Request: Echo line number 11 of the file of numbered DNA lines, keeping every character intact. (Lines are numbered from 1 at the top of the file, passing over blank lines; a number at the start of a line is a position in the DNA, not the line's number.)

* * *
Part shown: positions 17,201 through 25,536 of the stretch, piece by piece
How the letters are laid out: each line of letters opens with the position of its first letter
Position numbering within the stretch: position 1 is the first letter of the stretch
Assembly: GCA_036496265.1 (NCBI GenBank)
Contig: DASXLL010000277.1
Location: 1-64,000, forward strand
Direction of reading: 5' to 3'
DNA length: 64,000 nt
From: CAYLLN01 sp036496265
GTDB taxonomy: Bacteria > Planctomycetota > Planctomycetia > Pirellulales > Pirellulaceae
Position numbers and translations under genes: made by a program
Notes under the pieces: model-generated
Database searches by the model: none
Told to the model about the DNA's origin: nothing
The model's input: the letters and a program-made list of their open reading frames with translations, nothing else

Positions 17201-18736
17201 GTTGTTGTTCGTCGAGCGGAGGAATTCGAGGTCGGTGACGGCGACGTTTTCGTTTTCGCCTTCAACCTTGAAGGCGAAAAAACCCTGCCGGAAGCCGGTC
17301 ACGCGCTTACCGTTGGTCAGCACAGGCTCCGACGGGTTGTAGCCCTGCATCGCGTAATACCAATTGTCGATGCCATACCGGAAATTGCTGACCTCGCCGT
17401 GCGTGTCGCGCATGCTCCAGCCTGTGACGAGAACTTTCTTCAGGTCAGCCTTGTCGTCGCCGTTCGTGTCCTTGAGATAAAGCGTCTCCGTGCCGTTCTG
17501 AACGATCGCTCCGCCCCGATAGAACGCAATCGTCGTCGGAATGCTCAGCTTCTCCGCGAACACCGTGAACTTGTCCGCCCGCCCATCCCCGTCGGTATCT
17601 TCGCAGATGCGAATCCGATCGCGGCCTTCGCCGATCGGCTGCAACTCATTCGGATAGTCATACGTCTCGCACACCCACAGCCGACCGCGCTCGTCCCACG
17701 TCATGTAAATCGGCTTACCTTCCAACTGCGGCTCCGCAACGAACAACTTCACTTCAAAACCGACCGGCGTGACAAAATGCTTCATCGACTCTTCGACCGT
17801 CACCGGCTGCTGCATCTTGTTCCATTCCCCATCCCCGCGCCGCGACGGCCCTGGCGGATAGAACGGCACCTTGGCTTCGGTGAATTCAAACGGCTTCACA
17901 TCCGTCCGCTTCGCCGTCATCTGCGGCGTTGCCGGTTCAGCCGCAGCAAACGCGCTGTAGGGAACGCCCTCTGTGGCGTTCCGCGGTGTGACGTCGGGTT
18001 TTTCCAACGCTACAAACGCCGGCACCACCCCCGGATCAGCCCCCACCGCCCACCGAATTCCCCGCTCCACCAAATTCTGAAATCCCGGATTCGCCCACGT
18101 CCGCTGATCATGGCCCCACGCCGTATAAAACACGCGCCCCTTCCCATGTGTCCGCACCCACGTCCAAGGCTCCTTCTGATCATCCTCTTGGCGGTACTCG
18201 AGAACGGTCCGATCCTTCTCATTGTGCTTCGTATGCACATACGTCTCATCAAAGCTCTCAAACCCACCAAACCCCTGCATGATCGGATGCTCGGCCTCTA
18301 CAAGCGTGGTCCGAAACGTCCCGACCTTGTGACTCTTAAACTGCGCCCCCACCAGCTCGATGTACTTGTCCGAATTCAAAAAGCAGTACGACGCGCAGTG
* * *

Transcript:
Position numbers and translations under genes: made by a program